Celebrating Australian Fiction
The Night Guest introduced an Australian writer 'with the promise of literary greatness' (Los Angeles Times) The High Places delivers on that promise.
The dazzling stories in this collection find those moments when people confront the strangeness and mystery of their lives. The revelations of intimidating old friends on holiday. An accident on a dark country road. A marine biologist in conversation with the ghost of Charles Darwin. The sudden arrival of American parachutists in a Queensland country town. A lottery win. A farmer troubled by miracles in the middle of a drought... more
The river is a place of history and secrets.
For Ren and Sonny, two unlikely friends, it's a place of freedom and adventure. For a group of storytelling vagrants, it's a refuge. And for the isolated daughter of a cult reverend, it's an escape.
Each time they visit, another secret slips into its ancient waters. But change and trouble are coming – to the river and to the lives of those who love it. Who will have the courage to fight and survive and what will be the cost... more
Whilst living in exile on St Helena, Napoleon exerted an extraordinary influence on young Betsy Balcombe. How did she get from Napoleon's side to the Australian bush?
When Tom Keneally discovered by chance at the National Gallery of Victoria that Betsy Balcombe, a young girl living on St Helena while the Emperor Napoleon was exiled there, had become the Emperor's ‘intimate friend and annoyer', and had then emigrated with her family to Australia, he was impelled to begin another extraordinary novel, exploring the intersection between the ordinary people of the world and those we deem exceptional... more
Mercy Street tells the heartwarming story of curmudgeonly pensioner George, who, since his wife's death, is living a life that is no more than the sum of his 'worn-out, washed out days'. A childless widower, his life has narrowed to trips to the shop, occasional visits from his bossy sister Shirl and afternoons in the pub with his old mate Redgum.
But one day, everything changes when Angie, a nineteen-year-old single mother, unexpectedly saves his life. George grudgingly acknowledges his debt to her, and later, when Angie asks for a favour, he has no choice but to agree... more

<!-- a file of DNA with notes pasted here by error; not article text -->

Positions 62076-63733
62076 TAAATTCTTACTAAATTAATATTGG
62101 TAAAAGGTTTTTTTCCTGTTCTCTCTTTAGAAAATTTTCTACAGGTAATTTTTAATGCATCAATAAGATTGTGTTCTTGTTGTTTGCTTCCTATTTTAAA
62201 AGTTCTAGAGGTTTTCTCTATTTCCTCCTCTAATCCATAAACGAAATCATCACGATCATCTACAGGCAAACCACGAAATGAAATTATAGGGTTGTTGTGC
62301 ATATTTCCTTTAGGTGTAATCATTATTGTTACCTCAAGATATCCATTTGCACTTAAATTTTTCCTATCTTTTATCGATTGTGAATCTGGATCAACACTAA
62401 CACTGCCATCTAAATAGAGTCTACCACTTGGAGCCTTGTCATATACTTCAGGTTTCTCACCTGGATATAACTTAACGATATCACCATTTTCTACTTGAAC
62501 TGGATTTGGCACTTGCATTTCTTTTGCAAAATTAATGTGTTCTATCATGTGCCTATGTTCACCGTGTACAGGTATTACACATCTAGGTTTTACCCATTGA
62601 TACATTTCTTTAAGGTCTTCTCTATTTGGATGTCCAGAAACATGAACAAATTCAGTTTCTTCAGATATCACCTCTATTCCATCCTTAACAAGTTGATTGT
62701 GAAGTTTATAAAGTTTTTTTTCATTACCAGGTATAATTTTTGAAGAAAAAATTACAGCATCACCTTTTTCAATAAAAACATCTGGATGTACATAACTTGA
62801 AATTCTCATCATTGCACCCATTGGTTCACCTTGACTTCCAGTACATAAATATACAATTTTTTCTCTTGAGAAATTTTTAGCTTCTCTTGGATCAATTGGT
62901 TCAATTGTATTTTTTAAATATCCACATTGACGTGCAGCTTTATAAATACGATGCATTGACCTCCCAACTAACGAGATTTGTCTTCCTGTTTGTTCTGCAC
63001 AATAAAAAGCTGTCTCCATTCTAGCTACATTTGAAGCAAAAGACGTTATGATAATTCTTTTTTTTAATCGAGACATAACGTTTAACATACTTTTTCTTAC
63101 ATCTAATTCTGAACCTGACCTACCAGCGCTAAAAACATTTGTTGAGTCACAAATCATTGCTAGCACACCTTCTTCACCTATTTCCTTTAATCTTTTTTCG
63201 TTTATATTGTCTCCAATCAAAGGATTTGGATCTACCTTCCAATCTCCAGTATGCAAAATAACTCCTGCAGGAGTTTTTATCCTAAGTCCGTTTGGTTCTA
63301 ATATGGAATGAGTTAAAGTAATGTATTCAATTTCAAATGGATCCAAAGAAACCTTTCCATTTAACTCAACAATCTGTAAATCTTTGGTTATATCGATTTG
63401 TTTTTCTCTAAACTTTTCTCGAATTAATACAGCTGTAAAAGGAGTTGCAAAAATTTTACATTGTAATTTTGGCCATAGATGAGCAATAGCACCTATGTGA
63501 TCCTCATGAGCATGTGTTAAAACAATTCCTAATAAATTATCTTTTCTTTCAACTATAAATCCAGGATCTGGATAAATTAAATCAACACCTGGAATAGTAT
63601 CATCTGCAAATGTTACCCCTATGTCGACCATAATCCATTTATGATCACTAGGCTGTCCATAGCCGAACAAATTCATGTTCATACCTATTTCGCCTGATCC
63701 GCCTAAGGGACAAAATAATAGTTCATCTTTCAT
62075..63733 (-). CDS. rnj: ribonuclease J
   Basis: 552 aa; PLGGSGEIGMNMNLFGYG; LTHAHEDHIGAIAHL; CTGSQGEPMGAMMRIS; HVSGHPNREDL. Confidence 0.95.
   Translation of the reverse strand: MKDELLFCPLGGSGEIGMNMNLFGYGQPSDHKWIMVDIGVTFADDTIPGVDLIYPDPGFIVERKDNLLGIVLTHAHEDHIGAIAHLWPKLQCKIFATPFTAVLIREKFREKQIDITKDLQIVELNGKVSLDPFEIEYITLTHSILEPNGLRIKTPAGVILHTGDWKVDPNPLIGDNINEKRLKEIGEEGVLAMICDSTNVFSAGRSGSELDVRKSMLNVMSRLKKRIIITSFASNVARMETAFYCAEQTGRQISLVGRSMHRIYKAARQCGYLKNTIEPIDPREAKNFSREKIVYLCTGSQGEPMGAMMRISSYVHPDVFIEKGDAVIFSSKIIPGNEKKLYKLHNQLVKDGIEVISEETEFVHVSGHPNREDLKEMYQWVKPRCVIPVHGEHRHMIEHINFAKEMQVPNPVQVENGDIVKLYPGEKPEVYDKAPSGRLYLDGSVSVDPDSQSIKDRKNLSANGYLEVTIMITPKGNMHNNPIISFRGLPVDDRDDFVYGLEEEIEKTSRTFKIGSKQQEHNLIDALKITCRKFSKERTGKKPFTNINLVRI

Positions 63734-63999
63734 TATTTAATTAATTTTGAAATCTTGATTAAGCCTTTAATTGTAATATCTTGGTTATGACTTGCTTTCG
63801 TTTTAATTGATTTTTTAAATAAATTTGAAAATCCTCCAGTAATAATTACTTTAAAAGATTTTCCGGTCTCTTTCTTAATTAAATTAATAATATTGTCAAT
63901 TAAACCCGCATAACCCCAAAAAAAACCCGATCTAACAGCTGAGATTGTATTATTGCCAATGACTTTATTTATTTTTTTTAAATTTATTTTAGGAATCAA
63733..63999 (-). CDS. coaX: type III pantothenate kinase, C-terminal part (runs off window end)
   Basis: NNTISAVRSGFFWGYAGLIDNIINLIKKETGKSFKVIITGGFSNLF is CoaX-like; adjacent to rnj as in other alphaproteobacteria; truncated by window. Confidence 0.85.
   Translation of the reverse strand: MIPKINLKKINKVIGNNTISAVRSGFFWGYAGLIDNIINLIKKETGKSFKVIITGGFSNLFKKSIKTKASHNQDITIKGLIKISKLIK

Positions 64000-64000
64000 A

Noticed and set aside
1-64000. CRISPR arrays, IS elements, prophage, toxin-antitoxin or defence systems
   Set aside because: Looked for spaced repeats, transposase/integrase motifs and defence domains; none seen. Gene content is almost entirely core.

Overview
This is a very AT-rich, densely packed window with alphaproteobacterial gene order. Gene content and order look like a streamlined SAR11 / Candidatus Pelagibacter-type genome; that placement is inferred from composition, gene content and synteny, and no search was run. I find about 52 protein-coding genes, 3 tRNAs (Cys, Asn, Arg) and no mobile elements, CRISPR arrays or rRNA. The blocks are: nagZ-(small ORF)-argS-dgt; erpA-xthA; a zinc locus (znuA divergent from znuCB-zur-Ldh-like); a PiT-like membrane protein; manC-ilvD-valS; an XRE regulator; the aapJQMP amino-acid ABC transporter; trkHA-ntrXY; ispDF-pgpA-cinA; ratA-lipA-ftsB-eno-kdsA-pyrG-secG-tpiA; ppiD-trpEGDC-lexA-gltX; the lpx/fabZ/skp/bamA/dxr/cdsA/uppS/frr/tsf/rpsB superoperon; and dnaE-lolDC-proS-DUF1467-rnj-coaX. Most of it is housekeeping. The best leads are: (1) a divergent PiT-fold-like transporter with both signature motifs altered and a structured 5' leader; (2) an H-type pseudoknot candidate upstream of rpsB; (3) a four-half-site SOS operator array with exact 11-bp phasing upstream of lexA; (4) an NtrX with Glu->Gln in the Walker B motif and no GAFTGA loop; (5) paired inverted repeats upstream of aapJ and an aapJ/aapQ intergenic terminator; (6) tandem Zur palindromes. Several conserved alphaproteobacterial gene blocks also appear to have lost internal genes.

Tegan Bennett Daylight's powerful collection captures the dangerous, tilting terrain of becoming adult.
Six Bedrooms is about growing up; about discovering sex; and about coming of age. Full of glorious angst, embarrassment and small achievements. Hot afternoons on school ovals, the terrifying promise of losing your virginity, sneaking booze from your mother's pantry, the painful sophistication and squalor of your first share house, cancer, losing a parent.
Over these ten stories, we find acute portrayals of loss and risk, of sexual longing and wreckage, blunders and betrayals... more
'Oh, sweetie. You need to know what you are.'
Two women awaken from a drugged sleep to find themselves imprisoned in a broken-down property in the middle of nowhere. Strangers to each other, they have no idea where they are or how they came to be there with eight other girls, forced to wear strange uniforms, their heads shaved, guarded by two inept yet vicious armed jailers and a 'nurse'.
The prisoners soon learn what links them: in each girl's past is a sexual scandal with a powerful man... more
Jonathan Lott is confused. His wife has left him for a woman and he doesn't like living alone. Is it true that an about-to-be-divorced man in possession of a good fortune is in need of a new wife?
Susan Johnson's stunning new novel, written with her trademark wit and insight, brilliantly observes what it is to be human and to love: the betrayals, the long and the short alliances, the disappointments and the joys. The Landing celebrates all of it with verve and style.
There's a lot happening at The Landing, where Jonathan has his beach house, and he's about to find out how much love matters... more
Winner of the 2015 Prime Minister's Literary Award
It is 1954 and thirteen-year-old Frank Gold, refugee from wartime Hungary, is learning to walk again after contracting polio in Australia. At the Golden Age Children's Polio Convalescent Home in Perth, he sees Elsa, a fellow patient, and they form a forbidden, passionate bond. The Golden Age becomes the little world that reflects the larger one, where everything occurs: love and desire, music, death, and poetry. It is a place where children must learn they're alone, even within their families.
Subtle, moving and remarkably lovely, The Golden Age evokes a time past and a yearning for deep connection, from one of Australia's finest and most-loved novelists...... more
The Women's Pages is about the choices and compromises women make, about their griefs and losses, and about the cold aching spaces that are left when they disappear from the story.
Dove is writing a novel for herself, for her mother and for their literary heroines. It describes the life of Ellis, an ordinary young woman of the 1960s troubled by secrets and gaps in her past.
Having read Wuthering Heights to her dying mother, Dove finds she cannot shake off the influence of that singular novel: it has infected her like a disease. In grief's aftermath, she follows the story Wuthering Heights has inspired to discover more about Ellis, who has emerged from the pages of fiction herself - or has she? - to become a modern successful career woman...... more